Muscogee return South nearly 200 years after forced removal

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Butch McIntosh, left, leads the Muscogee (Creek) Nation Honor Guard during the opening of a two-day festival in Oxford, Ala., on Friday, April 8, 2022. The Muscogee name for the event is "Reyicepes," or "We have come back," signifying an attempt by the nation to re-establish a presence in the Southeast nearly 200 years after ancestors were forced out of the region to make way for white settlers. (AP Photo/Jay Reeves)

OXFORD, Ala. – Native Americans whose ancestors were forced out of the Southeast almost 200 years ago during a purge that cleared the way for white settlers returned Friday for a two-day festival with a name that sums up its purpose: “We have come back.”

A busload of Muscogee (Creek) Nation citizens and others in vans and cars traveled from their homes in Oklahoma and elsewhere for a celebration in the east Alabama city of Oxford, located on what once was part of Arbeka, a Muscogee community dating back 12,000 years. The people who lived there were forced to move west in 1836 during the “Trail of Tears,” a brutal journey of about 700 miles (1,125 kilometers) during which many died.

Land that once was a village inhabited by an estimated 3,000 people is now the site of a city park with sports fields and a walking trail, said RaeLynn Butler, who manages the nation's historical and preservation department. Tribal citizens gathered there at the start of a two-day event to tell Muscogee stories, sing hymns, explain tribal history and give area residents a chance to meet their leaders.

“We’re trying to reestablish our presence in our homeland," Butler said.

The Muscogee name for the event is “Reyicepes,” or “We have come back.” With the United States currently considering how to best interpret a history that includes the enslavement of Black people and the mistreatment of other minorities, women and Native Americans, the tribe is hoping to tell its own story, Principal Chief David Hill said.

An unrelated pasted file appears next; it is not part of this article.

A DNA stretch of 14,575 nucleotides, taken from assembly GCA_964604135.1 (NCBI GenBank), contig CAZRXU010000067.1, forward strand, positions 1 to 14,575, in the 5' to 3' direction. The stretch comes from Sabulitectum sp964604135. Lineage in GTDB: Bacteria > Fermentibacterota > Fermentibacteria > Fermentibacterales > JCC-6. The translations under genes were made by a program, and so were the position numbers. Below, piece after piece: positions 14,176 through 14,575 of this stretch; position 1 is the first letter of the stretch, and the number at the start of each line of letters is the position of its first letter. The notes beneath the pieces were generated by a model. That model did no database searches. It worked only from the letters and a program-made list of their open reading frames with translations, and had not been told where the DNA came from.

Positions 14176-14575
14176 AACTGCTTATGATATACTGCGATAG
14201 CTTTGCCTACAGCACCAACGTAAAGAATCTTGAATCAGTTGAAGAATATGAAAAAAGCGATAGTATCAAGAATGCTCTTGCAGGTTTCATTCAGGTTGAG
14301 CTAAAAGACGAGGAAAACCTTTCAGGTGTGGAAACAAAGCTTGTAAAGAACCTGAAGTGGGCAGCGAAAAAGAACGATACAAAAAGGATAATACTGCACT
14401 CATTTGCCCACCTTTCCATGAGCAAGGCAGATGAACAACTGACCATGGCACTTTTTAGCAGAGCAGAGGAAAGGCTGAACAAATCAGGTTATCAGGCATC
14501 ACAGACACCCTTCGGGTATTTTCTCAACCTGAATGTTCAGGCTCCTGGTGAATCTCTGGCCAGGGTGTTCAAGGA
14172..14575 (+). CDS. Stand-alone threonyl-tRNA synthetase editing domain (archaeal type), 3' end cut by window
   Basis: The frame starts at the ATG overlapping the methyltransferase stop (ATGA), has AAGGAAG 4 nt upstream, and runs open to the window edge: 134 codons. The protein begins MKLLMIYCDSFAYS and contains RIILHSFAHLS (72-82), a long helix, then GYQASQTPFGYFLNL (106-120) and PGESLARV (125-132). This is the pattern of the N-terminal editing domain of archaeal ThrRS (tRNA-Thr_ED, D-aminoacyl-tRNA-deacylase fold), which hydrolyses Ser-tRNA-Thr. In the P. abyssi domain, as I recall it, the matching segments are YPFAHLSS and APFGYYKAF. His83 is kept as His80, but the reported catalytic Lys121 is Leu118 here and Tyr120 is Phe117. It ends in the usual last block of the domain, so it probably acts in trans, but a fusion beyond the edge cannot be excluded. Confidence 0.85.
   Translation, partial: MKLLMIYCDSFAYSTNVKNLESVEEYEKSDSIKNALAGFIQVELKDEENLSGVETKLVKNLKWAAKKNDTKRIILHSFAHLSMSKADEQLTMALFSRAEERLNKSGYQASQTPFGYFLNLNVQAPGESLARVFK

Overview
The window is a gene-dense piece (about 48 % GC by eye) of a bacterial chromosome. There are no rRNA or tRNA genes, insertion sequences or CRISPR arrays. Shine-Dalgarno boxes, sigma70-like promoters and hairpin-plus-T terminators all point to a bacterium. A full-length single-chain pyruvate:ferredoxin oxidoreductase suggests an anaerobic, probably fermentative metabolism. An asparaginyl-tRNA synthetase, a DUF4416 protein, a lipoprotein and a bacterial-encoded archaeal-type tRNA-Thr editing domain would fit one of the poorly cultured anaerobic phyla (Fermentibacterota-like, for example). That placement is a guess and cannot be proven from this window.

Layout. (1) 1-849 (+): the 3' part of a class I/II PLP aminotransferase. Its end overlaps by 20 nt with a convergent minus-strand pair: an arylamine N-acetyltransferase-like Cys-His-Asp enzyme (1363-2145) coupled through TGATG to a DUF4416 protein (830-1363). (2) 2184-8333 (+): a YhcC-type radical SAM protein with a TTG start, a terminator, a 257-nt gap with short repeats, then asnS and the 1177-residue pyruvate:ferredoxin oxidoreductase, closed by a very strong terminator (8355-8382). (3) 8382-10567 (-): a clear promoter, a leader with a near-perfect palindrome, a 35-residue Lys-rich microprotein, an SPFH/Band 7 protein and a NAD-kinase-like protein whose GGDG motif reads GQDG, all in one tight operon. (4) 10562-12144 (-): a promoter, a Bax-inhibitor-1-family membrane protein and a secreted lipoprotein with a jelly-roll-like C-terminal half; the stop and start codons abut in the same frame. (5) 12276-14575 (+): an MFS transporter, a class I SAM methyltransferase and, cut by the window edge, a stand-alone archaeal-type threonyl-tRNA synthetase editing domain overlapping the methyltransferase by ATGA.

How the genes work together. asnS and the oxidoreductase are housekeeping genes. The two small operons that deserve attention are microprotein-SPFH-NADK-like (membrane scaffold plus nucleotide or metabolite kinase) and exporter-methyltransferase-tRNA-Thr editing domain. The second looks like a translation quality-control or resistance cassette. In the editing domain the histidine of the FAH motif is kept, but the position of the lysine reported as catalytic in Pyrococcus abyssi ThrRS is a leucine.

“If you read the history books now it doesn’t really tell you why and how we were removed with the Trail of Tears,” he said. “We didn’t want to leave. We were forced to leave.”

Once among the largest groups in the Southeast, the Muscogee territory included parts of the present-day states of Alabama, Florida, Georgia and South Carolina. The tribe's last major fighting force was defeated by U.S. troops at the Battle of Horseshoe Bend about 55 miles (88 kilometers) south of Oxford in 1814, leading to its eventual expulsion from the region.

About 23,000 Muscogee were forced out of the Southeast in all, Butler said, and as many as 4,000 died on a journey that included long stretches of walking and rides on barges and riverboats. The deaths continued once people arrived in Oklahoma because so many were seriously ill after the trip.

With about 96,000 enrolled citizens and headquarters in Okmulgee, Oklahoma, the tribe is now one of the largest in the United States. Groups of Muscogee have made trips to the Southeast to reconnect with the region in recent years, including visits to the Horseshoe Bend battlefield, now a historic site, and Ocmulgee Mounds National Historical Park in Macon, Georgia, Butler said.

The weekend festival is different, she said, because tribal leaders developed the idea on their own and the city welcomed the plan. A partnership between the two got started years ago when municipal officials began developing the park on the old village site, discovered artifacts and notified Muscogee leaders, she said.

While a group from the Muscogee Nation visited the park in 2016 after it opened, most citizens haven't.

"This is the first time many people coming have been here," Butler said. "We know these places but we’ve never seen them with our own eyes."

The nation wants to do more to connect with the local community and Muscogee still living in the South, the principal chief said. The nation already is working on educational programs with area schools, Hill said, and there have been discussions about using city-owned land at the park, which includes a reconstructed mound and interpretative signs, for a cultural center.

“We look at it as, ‘If they can’t come to us, we’ll go to them,'” he said.

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Reeves is a member of the AP’s Race and Ethnicity team.